St. Petersburg Metro


St. Petersburg Metro

(L) St. Petersburg Metro train (R) Tokens, valid for one (unlimited) journey on the St. Petersburg Metro

St. Petersburg's metro is perhaps not quite as majestic as Moscow's. However, architecturally it's still
a cut above nearly any other public transport system in the world. It is also the world's deepest subway.
The view from the top of the escalator is overwhelmed in the best part.

The Saint Petersburg Metro is the underground railway system in Saint Petersburg and Leningrad
Oblast, Russia.It has been open since 1955. The system exhibits many typical Soviet designs and
features exquisite decorations and art-work making it one of the most attractive and elegant metros
in the world. Due to the city's unique geology, the Saint Petersburg Metro is one of the deepest metro
systems in the world. Admiralteyskaya station is located at 86 metres below ground. It is serving 2.15
million passengers daily.

The Metro was originally built as a system that could offer shelter in case of a nuclear attack.
Every station is equipped with CCTV surveillance following recent terrorist threats.
Until the summer of 2009, all photography and video filming in the Metro required a written permit.
However, because of a legal challenge by an amateur photographer, now, photography, without
a flash, can be done without a permit.
Reference: Wikipedia

Kirovsky Zvod of the Line 1

Pushkinskaya station

Pushkinskaya station first opened in 1956.
There is a monument in the station dedicated to the poet Alexander Pushkin.
This station was the first USSR metro station with memorial located under the ground.

Chyornaya Rechka

Advertisement on the wall of metro station

Avtovo station is widely considered to be one of the most exquisitely decorated metro stations in the world.

Metro SPB Line 1 Avtovo

Avtovo is a station on the Line 1. It was opened as part of the first Metro line in 1955. Avtovo's unique and
highly ornate design features columns faced with ornamental glass manufactured at the Lomonosov factory.
Although glass was originally supposed to be used on all columns in the station, white marble was substituted
on some due to time constraints. This marble was supposed to be temporary, but it has never been replaced.

Petrogradskaya station of the Line 2

A route guidance at Petrogradskaya station

Petrogradskaya station, on the Moskovsko-Petrogradskaya Line of the Saint Petersburg Metro, was opened in
1963. It is the station of deep location with platform screen doors. This station is located in 53 meters below
the ground.

(L) Platform screen-door at Gostiny Dvor station
(R) St. Peterburg metro trains are often crowded with passengers.

Unlike other platform screen doors, which are lightweight units with extensive glazing installed on a normal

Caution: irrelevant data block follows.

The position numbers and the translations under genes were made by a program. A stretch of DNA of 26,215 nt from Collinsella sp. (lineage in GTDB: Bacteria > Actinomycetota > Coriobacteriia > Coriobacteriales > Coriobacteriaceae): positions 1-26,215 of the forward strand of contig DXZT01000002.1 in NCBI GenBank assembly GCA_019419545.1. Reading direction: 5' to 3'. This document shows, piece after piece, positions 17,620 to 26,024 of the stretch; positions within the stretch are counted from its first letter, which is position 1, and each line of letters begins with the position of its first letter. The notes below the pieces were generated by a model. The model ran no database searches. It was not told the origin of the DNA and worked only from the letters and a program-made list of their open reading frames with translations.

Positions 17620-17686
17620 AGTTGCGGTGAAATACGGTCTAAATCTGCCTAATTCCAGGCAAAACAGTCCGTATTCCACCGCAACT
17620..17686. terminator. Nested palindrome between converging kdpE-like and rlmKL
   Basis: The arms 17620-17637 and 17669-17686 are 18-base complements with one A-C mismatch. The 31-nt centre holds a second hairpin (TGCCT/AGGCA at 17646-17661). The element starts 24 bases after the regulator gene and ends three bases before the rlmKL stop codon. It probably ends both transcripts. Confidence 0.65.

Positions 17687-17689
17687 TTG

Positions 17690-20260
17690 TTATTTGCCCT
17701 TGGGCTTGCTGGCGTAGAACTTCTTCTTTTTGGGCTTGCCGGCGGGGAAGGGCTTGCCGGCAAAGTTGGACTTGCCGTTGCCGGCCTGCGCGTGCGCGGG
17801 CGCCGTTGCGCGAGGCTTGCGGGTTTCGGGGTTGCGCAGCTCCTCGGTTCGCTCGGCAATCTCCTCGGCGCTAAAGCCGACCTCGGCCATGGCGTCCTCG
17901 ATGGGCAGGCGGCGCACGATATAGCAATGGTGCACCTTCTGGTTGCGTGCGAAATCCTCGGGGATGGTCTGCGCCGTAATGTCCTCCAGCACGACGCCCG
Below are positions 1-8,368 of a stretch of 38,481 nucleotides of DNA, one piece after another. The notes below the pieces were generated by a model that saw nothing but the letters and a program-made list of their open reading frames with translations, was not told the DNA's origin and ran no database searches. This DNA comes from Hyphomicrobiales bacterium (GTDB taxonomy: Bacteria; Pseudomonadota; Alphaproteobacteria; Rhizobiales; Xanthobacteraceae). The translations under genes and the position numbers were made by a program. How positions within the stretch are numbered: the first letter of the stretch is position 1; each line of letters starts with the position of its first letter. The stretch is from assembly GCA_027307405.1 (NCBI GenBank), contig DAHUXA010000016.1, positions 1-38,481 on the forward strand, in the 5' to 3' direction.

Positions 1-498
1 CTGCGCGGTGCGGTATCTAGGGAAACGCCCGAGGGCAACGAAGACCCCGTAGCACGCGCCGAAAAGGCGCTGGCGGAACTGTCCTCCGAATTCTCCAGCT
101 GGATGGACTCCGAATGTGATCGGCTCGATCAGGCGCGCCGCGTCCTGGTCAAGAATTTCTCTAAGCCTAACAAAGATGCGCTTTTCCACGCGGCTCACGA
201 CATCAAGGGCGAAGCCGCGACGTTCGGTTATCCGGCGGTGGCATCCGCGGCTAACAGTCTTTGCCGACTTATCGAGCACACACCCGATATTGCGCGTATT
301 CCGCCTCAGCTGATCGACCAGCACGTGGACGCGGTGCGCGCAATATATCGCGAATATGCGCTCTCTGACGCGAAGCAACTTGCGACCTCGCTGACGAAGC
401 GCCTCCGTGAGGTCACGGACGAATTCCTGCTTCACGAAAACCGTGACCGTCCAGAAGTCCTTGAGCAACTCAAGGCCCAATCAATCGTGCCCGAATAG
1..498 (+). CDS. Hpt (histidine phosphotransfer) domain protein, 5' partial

platform edge, the St Petersburg metro units give the appearance of a solid wall with heavyweight doorways
and steel sliding doors, similar to a bank of elevators in a large building, and the train cannot be seen entering
into the platform. Passengers become familiar with the sound alone to indicate a train is arriving to the station.

Sportivnaya station of the Line 5

Obvodny Kanal station of the Line 5

Nevsky Prospekt station

(L) Platform of Nevsky Prospekt station
(R) Zvenigorodskaya station

Zvenigorodskaya is on Line 5, between stations of Sadovaya and Obvodny Kanal.
It was opened in 2008 as one of the first stations on the new Frunzensko-Primorskaya Line.
It is connected with foot passages to the Pushkinskaya station. Escalators were added later.

Sadovaya station

Sadovaya station

Inside of Saint Petersburg Metro

The entrance to Admiralteyskaya station and the start of the escalator

Escalators lead to the Admiralteyskaya station, one of the deepest stations in the world.

The connecting passage of Admiralteyskaya station

Admiralteyskaya of the Line 5


Admiralteyskaya is a Saint Petersburg Metro station on the Frunzensko-Primorskaya Line of the Saint Petersburg
Metro. Opened in December 2011, it is designed to relieve congestion at the Nevsky Prospekt and Gostiny Dvor
stations, as well as to provide a more direct link to the Hermitage museum.

The station is connected to the ground with two consecutive escalators. Since it is very difficult to build escalators
longer than 125 metres, it was decided to build one long escalator 125 metres to the intermediate level.
The total depth of the station is 86 metres, which makes it the deepest metro station in Saint Petersburg.

Picture source:

Tram at Moskovskiye Vorota square in Saint Petersburg

A tram in Saint Petersburg

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The photographs were taken in July, and article was written in August 2014,
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Copyright(C) 2014 Junhaku Miyamoto, All rights reserved.

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